Nobody Understands The People Who Use Discord’s ‘Light’ Theme

Nobody Understands The People Who Use Discord’s ‘Light’ Theme

Dragon Ball Z villain Frieza suffering after protagonist Krillin uses a solar flare attack. Also, me after looking at Discord’s “light” theme.

The long, contentious list of things that divide us – dogs vs. cats, Labor vs. Liberal, tomato sauce vs. mayo – has an entry just for gamer aesthetes. There’s a war among Discord users over whether people who use the gaming chat app’s “light” theme are wicked, infernal hellbeasts or normal humans who like white backgrounds.

Discord’s signature look is dark. On top of a default grey background, users type in white font. Compared to other chat apps like the more office-friendly Slack, Discord’s got a look that appeals to denizens of the night. It also falls squarely in line with the shadowy look popular among gaming apps like, Epic Games’ launcher and, of course, Steam.

It turns out that, underneath that doomy exterior, Discord’s got a “light” theme, too. And boy, is it light. Turning it on after months of Discord “dark” feels blinding. It’s a bleached, stark white with medium-grey font. It’s like looking outside your window at a six a.m. sunrise after grinding on Diablo 3 all night. It hurts me:

Aaah. Our eyes.

Of course, there are Discord “light” apologists. Some people just think it’s easier to read (probably, they are the same people who wear sunglasses inside). The great majority of Discord users, apparently, think those people are wack:

Graphic: PgSuper

Graphic: Bram06 (Reddit)

Graphic: BionicRabbit (Reddit)

Graphic: User-64 (Reddit)

Even Discord is in on the joke:

Sure, someone might ask, “Who cares what colour scheme you use on your private gaming chat app?”. I don’t have a great answer, but I do have the truth: a lot of us.


  • Apparently I’m one of “those people” since I use the light theme. I use a light theme on practically every app that allows it because I find it easier to read. That’s the simple and only logic behind it.

    • I use the light theme too and yeah, it’s because it’s easier to read for me. Black text on white background is how most books are written, after all. Do the dark theme people complain that books are too bright to read too?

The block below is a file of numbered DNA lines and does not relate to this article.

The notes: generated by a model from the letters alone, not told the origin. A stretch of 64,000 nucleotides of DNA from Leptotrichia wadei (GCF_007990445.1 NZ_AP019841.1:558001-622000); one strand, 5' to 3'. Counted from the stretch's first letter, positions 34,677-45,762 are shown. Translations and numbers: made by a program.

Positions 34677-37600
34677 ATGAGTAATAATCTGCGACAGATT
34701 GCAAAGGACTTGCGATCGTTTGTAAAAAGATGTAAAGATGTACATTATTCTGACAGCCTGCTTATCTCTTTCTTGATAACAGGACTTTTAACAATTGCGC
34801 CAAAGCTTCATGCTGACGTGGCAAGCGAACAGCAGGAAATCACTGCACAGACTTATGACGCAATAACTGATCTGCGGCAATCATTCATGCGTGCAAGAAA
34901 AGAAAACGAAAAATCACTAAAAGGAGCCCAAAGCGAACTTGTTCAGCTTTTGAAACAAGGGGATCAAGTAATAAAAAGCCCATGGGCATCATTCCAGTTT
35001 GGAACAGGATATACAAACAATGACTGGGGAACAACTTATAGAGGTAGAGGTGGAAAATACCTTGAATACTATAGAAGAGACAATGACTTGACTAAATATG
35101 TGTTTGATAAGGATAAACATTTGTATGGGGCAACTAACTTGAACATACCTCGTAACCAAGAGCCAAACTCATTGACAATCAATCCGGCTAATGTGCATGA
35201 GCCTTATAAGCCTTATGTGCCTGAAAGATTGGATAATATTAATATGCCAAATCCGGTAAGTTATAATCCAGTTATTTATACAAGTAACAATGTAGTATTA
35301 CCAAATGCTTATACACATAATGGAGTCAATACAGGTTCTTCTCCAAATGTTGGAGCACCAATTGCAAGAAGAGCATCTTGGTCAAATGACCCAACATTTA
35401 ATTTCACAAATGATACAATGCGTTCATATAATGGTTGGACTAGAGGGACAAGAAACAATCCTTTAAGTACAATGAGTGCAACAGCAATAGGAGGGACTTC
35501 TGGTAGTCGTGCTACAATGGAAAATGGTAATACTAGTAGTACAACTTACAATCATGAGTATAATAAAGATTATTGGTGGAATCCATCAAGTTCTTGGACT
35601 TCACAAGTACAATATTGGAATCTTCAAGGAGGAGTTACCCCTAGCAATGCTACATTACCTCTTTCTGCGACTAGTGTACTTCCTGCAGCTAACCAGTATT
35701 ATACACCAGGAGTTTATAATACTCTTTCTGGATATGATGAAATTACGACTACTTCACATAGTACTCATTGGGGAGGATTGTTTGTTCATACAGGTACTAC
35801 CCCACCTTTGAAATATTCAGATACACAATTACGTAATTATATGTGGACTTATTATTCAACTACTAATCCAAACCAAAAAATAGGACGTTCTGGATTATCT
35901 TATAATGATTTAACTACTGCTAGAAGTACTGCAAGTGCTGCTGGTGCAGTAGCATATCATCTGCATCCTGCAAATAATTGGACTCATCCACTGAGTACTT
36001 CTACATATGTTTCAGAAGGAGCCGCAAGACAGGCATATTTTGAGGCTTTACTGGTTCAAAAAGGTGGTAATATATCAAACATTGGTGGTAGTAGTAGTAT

• The thing is the Discord light theme is REALLY bright. Most things are normally subtle shades of grey which makes things a bit easier on the eyes, bu that Discord theme feels like it’s pure white.

        • It probably depends a bit on the display too. For example I have a phone that automatically dials down the brightness in the evening (blue light filter), and in lower light generally any time of the day. So if I’m using Discord on the phone it never seems “that” bright. SImilarly, I’ve tried to get a comfortable brightness level on my PC monitor rather than just dial brightness up to 100%.

          I had an old monitor where the brightness was ridiculous even at low settings. I suspect discord would suck on that.

          @WhitePointer: Exactly, I’m used to 40+ years of reading books so black on white feels “right” when reading. Maybe my eyes (brain I suppose) are trained to that and if I spent a few months forcing myself to read white on black it’d be ok. But I doubt it.

  • I forgot to bring my glasses to work today. I just put the empty case into my bag because I do nothing but listen to music on the train in. Today I’ve had to invert the colours on my monitors just to be able to read the screen. I only wish there was a dark theme to the Microsoft office suite. I mean Kotaku, Gizmodo and a whole bunch of sites have night/dark mode and its brilliant. Dark mode projects a lot less light and makes it less straining on your eyes. I haven’t struggled as much as I thought I would today.

    • There is a Dark theme to Office 2016/365. It is under File > Account > Office Theme
      There is Colourful, Dark, Black and White.

      • Sadly we’re stuck on Office 2013 at work. I did get told about inverting the colours using the magnifier, and my god It’s what I’ve always wanted. Now if only I could make it so pictures and videos stay the same, and only bright white backgrounds on emails, spreadsheets and the like would go black/dark grey

        • Office 2013 offers a dark theme though? Or is the Dark grey theme not dark enough for you?

          If not you could always use a work around. Assuming you don’t have specific colours set up in your spreadsheets you just select a larger range of cells and flip the background and text colours to your liking. Do your work, then reset the colours to default before you save. Not ideal but it works. I’d imagine you could do something similar in Word though I haven’t used it in so long I’m not sure exactly how.

          • Yeah I have the dark theme, but it only covers the borders and menus. In outlook my inbox list is still white. The Magnifier does the trick with inverse colours for now

  • Pfft. I assume people who dislike the default-everywhere-except-gaming Light profile are the same kind of people who never left home without their libraries of emo-ass winamp skins on a 3.5″ floppy.

    DON’T @ ME

    • It’s not just gaming, software development tends to preference dark themes as well. It’s not ubiquitous, but most developers I’ve worked with over the last 10 years prefer dark.

      Like me. I much prefer dark. Light themes are skeuomorphic and work well with reflected light (eg. pieces of paper, e-ink readers), dark themes work better with emitted and projected light (eg. monitors, cinemas).

    • I used WinAmp for a while but way back in the day I preferred QMP (Quintessential Media Player). Sadly it was discontinued years ago. Even then I using a shiny metal-look skin not a dark one 🙂

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